MotoGP race will bring 60,000 fans to Indonesian circuit

JAKARTA, Indonesia (AP) — Indonesia’s first MotoGP race in 25 years will attract the biggest crowd for any sporting event in the country since the start of the coronavirus pandemic when 60,000 fans descend on the tourist island of Lombok.

Indonesian President Joko Widodo hosted 20 racers at the presidential palace in the capital, Jakarta, on Wednesday before the launch of a parade in the buildup to Sunday’s grand prix at the beachside Pertamina Mandalika International Street Circuit.

“Our target of 60,000 tickets has been sold, thank God,” Widodo said a news conference.

The president said he explained to the racers that Indonesia, population 270 million, is a motorcycle-loving nation.

“I told them that there are 122 million of motorcycles in Indonesia,” Widodo said. “So, they have a huge fans in Indonesia and (MotoGP race) here will make them so happy.”

About 30,000 spectators attended the final round of the Superbike World Championship at Pertamina Mandalika last November.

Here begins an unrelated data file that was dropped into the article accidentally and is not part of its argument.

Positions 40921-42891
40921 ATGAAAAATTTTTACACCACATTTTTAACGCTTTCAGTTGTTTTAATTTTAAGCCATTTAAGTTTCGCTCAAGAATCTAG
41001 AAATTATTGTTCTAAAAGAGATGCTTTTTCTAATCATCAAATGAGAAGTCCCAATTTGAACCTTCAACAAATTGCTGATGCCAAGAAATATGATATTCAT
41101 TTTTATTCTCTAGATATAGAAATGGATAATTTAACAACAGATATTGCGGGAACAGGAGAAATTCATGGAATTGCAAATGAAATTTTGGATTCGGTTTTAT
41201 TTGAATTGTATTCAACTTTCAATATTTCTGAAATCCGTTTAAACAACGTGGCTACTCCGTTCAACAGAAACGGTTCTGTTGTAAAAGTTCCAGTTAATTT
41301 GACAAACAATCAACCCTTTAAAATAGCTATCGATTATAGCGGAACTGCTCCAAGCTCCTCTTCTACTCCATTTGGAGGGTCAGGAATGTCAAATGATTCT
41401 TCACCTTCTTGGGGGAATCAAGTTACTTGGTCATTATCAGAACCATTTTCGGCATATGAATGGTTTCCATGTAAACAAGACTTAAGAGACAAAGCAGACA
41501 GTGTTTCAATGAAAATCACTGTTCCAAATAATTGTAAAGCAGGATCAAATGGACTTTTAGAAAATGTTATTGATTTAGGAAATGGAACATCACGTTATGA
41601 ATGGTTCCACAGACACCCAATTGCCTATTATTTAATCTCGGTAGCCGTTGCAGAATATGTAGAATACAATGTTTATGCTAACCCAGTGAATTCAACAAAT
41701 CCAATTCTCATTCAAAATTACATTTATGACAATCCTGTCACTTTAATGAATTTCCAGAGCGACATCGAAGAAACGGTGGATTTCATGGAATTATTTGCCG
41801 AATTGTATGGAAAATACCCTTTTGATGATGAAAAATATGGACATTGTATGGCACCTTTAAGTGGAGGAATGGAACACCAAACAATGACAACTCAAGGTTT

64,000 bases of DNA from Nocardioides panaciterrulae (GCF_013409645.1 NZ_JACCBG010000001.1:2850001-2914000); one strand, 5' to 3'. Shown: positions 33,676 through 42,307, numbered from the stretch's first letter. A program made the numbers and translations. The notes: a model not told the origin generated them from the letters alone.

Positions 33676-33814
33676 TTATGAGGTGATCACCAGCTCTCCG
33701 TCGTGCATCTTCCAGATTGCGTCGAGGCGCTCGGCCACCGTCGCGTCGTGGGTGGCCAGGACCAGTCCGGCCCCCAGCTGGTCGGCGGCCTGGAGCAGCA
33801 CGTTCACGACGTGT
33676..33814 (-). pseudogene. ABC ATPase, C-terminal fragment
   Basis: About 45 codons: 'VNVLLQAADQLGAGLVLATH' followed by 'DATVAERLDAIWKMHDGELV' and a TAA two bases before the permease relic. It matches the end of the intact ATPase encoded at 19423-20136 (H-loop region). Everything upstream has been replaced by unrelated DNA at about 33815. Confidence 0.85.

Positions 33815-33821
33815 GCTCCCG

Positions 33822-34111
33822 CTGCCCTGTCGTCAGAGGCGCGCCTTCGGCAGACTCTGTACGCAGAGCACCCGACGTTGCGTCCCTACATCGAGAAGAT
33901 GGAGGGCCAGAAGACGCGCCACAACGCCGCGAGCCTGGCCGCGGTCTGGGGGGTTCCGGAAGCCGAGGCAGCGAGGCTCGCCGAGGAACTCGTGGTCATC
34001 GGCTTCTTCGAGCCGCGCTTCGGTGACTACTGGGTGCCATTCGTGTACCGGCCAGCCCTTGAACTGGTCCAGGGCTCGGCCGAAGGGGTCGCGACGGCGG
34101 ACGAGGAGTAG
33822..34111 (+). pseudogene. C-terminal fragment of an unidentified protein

Sunday’s race is the second grand prix of the season. Enea Bastianini of the Gresini Ducati team won the season opener in Qatar early this month.

Hundreds of people lined the road leading to the Hotel Indonesia traffic circles fountain in the heart of Jakarta to watch the parade, which included more than 60 Indonesian bikers.

MotoGP is one of Indonesia’s most-watched sports but it has been 25 years since the country hosted a MotoGP round in West Java’s Sentul city.

Indonesia has been seeking inclusion in the race calendar but struggled to get a world-class circuit until Widodo’s administration in 2015 picked Mandalika on the picturesque Lombok island, next to Bali, to build a new racing track from scratch rather than to rebuild the old one in Sentul.

Like Bali, Lombok is known for its pristine beaches and mountains.

The new 4.3-kilometer (2.6 miles) circuit has 17 corners, 40 garages and a 507-meter start-to-finish straight. The grandstand can accommodate up to 50,000 people and the total capacity is 200,000.

The Superbike World Championship in November was Indonesia’s first big international motorbike race in more than two decades in what authorities said was to be a launchpad for the revival of tourism in one of the country’s most popular destinations.

Only fully vaccinated spectators or those with negative COVID-19 tests were allowed into the circuit.

Indonesia held MotoGP races in 1996 and 1997 and the Superbike from 1994 to 1997, but after the 1997-98 Asian financial crisis, the country was forced to suspend hosting motorsports.

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